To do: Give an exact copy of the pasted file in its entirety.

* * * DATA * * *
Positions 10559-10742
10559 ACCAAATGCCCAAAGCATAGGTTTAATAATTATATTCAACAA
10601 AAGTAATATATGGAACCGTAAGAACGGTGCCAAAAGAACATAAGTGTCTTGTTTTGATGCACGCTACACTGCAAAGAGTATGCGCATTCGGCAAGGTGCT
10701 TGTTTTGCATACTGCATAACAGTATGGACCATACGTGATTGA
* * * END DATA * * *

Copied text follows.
Positions 10559-10742
10559 ACCAAATGCCCAAAGCATAGGTTTAATAATTATATTCAACAA
10601 AAGTAATATATGGAACCGTAAGAACGGTGCCAAAAGAACATAAGTGTCTTGTTTTGATGCACGCTACACTGCAAAGAGTATGCGCATTCGGCAAGGTGCT
10701 TGTTTTGCATACTGCATAACAGTATGGACCATACGTGATTGA